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Development toward NCEP’s fully-coupled global forecast and data assimilation system: A coupled wave – ocean system

A primary enterprise-wide science and technology objective of the NOAA Next-Generation Strategic Plan (NGSP) is an integrated environmental modeling system that properly accounts for physical processes across land – atmosphere – ocean. Modeling at NCEP and other institutions and operational centers has traditionally been focused on individual earth system components (whether it be the atmosphere, land or ocean), with exchange across the different earth systems treated as one way boundary forcings. As part of its Next Generation Strategic Plan, NOAA is moving towards a fully integrated modeling system that actively couples the different modeling systems together, with the aim of improving both short term and long term forecast skill.

The next Climate Forecast System version 3 (CFSv3) will be the prototype for NCEP’s Next Generation Global Prediction System (NGGPS), with a fully integrated environmental modeling system. The CFS version 2 (CFSv2; Saha et al 2010) comprised of the Global Forecast System (GFS) for the atmosphere, the GFDL MOM4 for the ocean, the GFDL SIS for sea-ice, and the Noah land model. For CFSv3 we envision a more tightly coupled modeling system that will simulate the exchange of fluxes across the atmosphere – ocean boundary by properly accounting for ocean wave dynamics and the corresponding physical processes such as wave induced langmuir mixing and growing waves that modulate these fluxes. For this we shall rely on using the latest state-of-the-art wave model, WAVEWATCH III®, coupled with MOM6, the latest version of the ocean model from GFDL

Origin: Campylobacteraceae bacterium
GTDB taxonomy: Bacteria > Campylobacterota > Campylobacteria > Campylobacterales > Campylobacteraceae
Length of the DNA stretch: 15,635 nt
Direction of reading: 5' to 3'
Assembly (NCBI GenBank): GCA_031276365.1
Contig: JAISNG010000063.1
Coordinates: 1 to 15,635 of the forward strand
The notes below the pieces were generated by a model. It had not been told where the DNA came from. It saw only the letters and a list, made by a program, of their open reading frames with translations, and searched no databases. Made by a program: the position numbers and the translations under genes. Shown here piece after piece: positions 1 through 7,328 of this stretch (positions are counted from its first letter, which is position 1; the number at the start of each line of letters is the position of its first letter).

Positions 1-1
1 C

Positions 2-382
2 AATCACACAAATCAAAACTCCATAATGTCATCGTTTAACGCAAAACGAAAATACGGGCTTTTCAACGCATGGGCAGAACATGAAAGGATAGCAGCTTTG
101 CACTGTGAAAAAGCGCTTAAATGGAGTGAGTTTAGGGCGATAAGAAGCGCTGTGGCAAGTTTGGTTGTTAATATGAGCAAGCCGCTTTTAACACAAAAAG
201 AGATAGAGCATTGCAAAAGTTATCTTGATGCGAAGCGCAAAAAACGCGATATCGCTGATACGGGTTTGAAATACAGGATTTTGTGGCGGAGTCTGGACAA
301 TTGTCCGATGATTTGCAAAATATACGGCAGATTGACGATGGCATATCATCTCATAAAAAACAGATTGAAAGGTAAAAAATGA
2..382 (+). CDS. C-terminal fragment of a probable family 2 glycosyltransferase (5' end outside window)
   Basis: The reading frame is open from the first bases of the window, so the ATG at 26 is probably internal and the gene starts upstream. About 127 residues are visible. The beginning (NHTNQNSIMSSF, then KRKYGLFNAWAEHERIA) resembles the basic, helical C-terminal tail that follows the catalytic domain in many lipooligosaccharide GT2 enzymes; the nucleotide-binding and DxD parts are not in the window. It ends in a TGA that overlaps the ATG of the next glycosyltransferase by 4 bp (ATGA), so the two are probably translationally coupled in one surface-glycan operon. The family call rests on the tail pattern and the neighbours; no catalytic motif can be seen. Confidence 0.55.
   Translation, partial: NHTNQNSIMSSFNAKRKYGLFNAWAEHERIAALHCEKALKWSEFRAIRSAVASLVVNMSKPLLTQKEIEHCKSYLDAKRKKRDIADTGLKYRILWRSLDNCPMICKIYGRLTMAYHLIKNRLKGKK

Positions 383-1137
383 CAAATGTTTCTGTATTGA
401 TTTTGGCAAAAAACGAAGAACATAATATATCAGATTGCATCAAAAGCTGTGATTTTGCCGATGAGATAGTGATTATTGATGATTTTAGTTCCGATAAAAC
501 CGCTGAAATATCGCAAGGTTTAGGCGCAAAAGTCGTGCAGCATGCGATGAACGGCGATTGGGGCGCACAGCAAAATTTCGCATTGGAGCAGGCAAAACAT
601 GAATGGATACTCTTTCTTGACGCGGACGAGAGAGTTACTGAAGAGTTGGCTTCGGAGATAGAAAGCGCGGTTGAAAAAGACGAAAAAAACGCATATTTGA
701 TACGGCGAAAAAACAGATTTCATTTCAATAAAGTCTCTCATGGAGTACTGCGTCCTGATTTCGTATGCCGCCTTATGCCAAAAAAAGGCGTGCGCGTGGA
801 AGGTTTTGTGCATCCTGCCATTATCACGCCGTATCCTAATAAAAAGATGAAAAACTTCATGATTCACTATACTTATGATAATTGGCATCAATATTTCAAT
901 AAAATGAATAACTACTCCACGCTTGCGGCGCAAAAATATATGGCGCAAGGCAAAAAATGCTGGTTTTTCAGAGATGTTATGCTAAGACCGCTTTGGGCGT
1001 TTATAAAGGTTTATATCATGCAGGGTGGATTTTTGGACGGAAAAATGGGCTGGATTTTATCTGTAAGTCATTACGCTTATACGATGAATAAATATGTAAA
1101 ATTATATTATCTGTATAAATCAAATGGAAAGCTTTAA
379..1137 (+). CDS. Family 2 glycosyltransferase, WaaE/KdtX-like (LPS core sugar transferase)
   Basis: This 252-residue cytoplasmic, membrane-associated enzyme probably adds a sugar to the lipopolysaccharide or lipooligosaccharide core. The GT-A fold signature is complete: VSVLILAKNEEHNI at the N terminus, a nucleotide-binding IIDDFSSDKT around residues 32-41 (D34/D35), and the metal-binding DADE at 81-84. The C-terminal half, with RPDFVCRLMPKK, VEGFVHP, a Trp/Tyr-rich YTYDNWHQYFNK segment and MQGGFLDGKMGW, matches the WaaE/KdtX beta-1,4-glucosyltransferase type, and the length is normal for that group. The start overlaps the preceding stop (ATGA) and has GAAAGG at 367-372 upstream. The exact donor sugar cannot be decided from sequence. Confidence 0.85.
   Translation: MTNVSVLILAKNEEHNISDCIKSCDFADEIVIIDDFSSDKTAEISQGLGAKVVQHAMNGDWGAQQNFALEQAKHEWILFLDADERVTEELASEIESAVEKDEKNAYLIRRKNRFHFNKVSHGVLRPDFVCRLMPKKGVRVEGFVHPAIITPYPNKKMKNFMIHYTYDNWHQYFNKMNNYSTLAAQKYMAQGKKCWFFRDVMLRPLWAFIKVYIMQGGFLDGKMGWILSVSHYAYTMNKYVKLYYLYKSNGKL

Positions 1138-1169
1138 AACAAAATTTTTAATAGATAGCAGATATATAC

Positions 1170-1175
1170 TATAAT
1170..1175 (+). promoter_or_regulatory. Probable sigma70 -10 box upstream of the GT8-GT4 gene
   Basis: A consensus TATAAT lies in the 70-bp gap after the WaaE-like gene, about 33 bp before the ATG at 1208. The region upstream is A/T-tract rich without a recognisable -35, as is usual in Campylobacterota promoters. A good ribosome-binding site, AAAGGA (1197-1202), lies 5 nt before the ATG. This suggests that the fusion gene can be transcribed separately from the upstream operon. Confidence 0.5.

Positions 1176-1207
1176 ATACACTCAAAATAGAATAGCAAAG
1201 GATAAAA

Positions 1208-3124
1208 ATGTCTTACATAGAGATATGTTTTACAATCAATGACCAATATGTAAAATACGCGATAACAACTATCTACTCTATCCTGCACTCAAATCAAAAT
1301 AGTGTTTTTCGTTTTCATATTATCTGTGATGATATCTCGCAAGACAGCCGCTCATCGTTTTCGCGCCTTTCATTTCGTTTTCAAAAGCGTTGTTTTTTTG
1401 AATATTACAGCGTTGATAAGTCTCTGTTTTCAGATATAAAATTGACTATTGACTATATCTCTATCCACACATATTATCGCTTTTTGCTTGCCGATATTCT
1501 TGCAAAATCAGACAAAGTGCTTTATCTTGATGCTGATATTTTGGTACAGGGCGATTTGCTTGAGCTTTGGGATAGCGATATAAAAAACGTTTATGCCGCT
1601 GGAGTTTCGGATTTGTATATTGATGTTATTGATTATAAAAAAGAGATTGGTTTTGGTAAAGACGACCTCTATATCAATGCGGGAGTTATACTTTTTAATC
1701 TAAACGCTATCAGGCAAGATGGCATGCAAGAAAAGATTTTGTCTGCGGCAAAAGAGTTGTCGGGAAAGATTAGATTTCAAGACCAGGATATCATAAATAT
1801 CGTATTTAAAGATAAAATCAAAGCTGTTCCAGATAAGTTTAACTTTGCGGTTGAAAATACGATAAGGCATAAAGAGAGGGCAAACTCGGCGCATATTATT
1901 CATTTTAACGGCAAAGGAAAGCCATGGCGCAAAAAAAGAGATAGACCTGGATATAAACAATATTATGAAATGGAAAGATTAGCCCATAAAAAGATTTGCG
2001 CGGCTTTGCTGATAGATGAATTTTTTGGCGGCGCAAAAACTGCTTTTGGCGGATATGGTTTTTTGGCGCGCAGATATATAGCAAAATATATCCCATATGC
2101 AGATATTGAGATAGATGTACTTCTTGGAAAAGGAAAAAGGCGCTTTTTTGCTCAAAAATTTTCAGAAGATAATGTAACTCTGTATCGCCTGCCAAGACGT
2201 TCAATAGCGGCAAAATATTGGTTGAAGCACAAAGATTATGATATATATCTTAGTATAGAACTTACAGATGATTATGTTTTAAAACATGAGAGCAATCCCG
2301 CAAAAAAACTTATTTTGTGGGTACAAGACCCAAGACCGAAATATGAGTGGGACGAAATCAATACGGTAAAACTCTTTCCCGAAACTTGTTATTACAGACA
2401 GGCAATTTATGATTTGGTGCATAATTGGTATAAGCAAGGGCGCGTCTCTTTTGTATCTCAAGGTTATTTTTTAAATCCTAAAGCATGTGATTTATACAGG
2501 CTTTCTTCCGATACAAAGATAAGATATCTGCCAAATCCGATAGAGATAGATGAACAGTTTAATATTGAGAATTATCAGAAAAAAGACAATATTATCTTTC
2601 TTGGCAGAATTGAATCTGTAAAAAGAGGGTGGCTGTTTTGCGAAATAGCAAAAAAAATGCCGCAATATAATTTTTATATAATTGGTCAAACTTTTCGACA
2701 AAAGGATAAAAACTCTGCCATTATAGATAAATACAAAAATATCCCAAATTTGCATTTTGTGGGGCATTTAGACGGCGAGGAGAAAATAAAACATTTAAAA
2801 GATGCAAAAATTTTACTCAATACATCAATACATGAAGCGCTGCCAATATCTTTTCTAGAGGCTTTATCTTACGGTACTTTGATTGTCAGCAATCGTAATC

To provide accurate and reliable initialization this work will be tied together with a companion proposal to develop a ‘strongly coupled’ Data Assimilation (PI: Penny), in which the analysis itself is constructed as a fully coupled state using cross-covariances to integrate information across all domains. This approach helps to eliminate coupling shocks, and for poorly observed domains it also draws new observational information into the analysis. ECMWF is exploring this approach for their CERA system (Laloyaux et al., 2015) using an incremental 4D-variational scheme that employs coupling in the outer loop, though the land-surface and wave analyses are still performed separately. While the strongly coupled DA approach may be challenging to implement in a fully-coupled system using 4DVar, an ensemble-based approach makes the implementation tractable. Further, by using a grid-point-based observation-space localization DA method such as the Local Ensemble Transform Kalman Filter (LETKF) (Hunt et al., 2007), implementation of strong coupling is actually quite simple.

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